Chaotic scattering: uncertainty and fractals from reflections

James M Christian reflects on chaos

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Flickr user Windell Oskay (CC BY 2.0)

Any Chalkdust reader who has spent time playing billiards, snooker, or pool, will probably have some kind of feel for how the balls move around the table, how they bounce off each other, and how they bounce off the cushions. After a while, you just know instinctively how they should behave, at least in very simple situations. Reading this article is unlikely to improve your potting statistics; writing it has certainly not improved mine.

Specular reflection of a ray
hitting the edge of a disc.

We can start by shrinking the cue ball to the size of a point, and imagining the object ball being squashed into a hard-edged circular disc that is so heavy that it does not recoil in a collision. The path of the incoming cue ball can be represented by a ray. Rays always follow straight lines between bounces, mimicking a ball rolling across a perfectly smooth horizontal table. Reflection of the incident ray by the disc is shown on the right. Draw a line from the disc’s centre through the point where the ray hits the circumference. That line is the normal, and the law of specular reflection tells us that angle out equals angle in, or in symbols, $\theta_\text{ref} = \theta_\text{inc}$.

To make things a bit more interesting, place identical discs at the corners of an equilateral triangle. That setup was first analysed in detail around three decades ago by physicist Pierre Gaspard and chemist Stuart Rice. Scientifically, their groundbreaking paper provided a paradigm for chaotic scattering in a plane but we can think of it as just an abstract game of pinball. The three-disc system turns out to be really useful in applied mathematics for understanding billiard-type problems, while in physics it crops up in fields from laser optics to the kinetic theory of gases.

Formulating the problem

The three-disc arrangement is shown below. Each disc has a radius of 1 unit, the size of the gap between them is $\ell$, and the shaded area $\Omega$ is called the scattering region. Any incoming ray is defined by an incidence angle $\theta_0$ and a displacement $x_0$. We can select whatever values we like for $\theta_0$ and $x_0$, and will refer to the pair of numbers $(x_0,\theta_0)$ as the input.

An incident ray can generally end up doing only one of four things, which are the allowed outputs of the system. If the ray enters $\Omega$, it ricochets between the discs before eventually escaping through one of the three gaps. The fourth possible outcome is that the ray is reflected away early on and so never enters $\Omega$ at all. Sometimes, a ray may also remain trapped inside $\Omega$ forever! But that situation is so incredibly unlikely that we can discard it here. Our question to try and answer is: for a given input, what will the ray do?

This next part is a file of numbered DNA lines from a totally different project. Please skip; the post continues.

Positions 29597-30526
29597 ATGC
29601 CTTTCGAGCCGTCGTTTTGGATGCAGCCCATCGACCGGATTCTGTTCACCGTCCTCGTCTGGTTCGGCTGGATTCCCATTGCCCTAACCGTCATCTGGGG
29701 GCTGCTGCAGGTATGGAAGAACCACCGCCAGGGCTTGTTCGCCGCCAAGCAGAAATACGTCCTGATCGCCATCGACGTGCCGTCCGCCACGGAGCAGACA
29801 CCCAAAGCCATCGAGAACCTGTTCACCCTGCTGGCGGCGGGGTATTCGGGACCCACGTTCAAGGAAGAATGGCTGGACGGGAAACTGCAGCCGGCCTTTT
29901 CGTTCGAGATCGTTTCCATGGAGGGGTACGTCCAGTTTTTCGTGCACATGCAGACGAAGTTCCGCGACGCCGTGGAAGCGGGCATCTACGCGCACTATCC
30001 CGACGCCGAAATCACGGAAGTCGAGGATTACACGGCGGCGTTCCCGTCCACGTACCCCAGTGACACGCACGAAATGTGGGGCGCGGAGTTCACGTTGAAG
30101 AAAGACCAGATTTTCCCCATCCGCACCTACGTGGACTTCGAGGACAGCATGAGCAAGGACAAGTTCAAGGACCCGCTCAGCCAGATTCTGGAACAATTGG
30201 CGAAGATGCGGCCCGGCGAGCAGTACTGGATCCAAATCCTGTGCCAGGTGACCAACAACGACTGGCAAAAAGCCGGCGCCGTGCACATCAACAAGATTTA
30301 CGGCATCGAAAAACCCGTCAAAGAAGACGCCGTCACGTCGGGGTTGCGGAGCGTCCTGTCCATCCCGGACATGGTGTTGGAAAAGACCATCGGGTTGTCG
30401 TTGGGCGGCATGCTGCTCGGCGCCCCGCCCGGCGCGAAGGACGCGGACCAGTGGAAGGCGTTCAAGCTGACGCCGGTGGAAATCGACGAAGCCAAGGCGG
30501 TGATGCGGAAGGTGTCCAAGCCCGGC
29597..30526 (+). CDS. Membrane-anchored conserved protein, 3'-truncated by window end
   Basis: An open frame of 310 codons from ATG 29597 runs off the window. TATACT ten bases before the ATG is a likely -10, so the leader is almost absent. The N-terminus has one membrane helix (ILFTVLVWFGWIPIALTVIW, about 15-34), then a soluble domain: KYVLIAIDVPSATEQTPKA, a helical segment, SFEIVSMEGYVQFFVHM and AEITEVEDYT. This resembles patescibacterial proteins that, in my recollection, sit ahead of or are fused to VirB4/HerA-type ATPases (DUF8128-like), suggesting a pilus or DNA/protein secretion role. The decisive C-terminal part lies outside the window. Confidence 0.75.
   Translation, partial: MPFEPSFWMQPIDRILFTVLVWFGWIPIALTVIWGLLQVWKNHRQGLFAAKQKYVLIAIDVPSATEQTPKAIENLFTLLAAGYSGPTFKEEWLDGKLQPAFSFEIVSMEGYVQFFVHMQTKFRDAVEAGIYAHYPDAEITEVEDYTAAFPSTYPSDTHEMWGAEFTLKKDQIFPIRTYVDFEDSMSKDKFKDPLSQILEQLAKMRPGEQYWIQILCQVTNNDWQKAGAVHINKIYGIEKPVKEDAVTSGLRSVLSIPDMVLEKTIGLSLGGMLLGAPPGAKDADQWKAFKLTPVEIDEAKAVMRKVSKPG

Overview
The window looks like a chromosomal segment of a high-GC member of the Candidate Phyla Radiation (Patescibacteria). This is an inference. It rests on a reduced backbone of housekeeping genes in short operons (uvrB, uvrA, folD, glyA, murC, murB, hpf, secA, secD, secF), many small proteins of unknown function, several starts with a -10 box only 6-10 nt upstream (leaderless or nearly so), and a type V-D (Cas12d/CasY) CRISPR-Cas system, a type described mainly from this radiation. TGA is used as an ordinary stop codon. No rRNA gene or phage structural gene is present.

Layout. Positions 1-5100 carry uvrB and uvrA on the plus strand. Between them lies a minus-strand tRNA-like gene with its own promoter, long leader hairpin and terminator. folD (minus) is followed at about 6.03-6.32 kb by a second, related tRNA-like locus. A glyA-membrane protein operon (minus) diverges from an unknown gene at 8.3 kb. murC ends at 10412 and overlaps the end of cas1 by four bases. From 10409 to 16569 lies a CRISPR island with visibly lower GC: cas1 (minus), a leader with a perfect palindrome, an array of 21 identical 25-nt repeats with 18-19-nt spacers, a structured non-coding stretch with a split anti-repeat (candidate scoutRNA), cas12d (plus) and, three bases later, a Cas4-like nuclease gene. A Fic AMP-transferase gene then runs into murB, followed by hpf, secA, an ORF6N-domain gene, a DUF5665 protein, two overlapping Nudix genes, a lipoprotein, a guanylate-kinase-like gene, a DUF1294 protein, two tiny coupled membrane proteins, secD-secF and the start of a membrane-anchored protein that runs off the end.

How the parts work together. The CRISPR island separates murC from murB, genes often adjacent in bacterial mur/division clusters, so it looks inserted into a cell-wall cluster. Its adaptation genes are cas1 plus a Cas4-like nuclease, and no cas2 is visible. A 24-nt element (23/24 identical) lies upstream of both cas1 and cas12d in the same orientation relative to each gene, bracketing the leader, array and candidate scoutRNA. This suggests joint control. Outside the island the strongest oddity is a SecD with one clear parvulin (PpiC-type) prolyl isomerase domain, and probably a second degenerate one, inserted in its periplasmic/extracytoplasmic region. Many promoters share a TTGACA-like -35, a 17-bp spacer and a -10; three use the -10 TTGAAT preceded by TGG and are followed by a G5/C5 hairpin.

The three-disc system with the gaps labelled 1 to 3 and colour-coded, with the red cross showing the origin of $(x,y)$ coordinates. The incident ray has initial position $x_0$ and angle $\theta_0$ (positive angles are measured in the clockwise sense).

The butterfly effect

The zig-zagging path of any ray (its trajectory) can be computed using straight lines and applying the law of specular reflection every time it hits a disc. Crucially, our scattering problem is deterministic because it is governed by mathematical rules in which there is absolutely no randomness whatsoever.

Given an input, classical physics demands that there must exist a unique output. Seems reasonable and obvious. What is not so reasonable and obvious is that a tiny change to the input can lead to a dramatic change in the output. This strange phenomenon—where a system can be susceptible to minuscule fluctuations—is known technically as sensitive dependence on initial conditions. The term ‘butterfly effect’ is perhaps more widely known, coined by mathematician and meteorologist Edward Lorenz in the early 1970s as a nod to the unpredictability he discovered in a toy model of the weather. It purports, only half-jokingly, that a butterfly flapping its wings in Brazil can set off tornadoes in Texas.

The butterfly effect appears in our scattering problem when we have, for example, two incoming rays starting from the same $x_0$ value but with slightly different $\theta_0$ values. The difference between their paths may become magnified through successive bounces, building up remarkably quickly until the two trajectories have diverged and no longer bear any resemblance to one another. Ultimately, we may even find that the two almost (but not quite!) identical inputs lead to completely different outputs.

A demonstration of the butterfly effect in the three-disc system. On the right, $\theta_0$ has been increased by 0.001° compared to the left.

Scattering that exhibits the butterfly effect is said to be chaotic. In common parlance, ‘chaotic’ is often used to convey disorder or perhaps even (perceived) randomness. Here, we are deploying the word in a scientific sense. While it might sometimes look random, the three-disc system cannot do anything except behave deterministically. It also hides some very intricate and very ordered structure that can be seen if we look in the right place$\dots$

Exit basins and their properties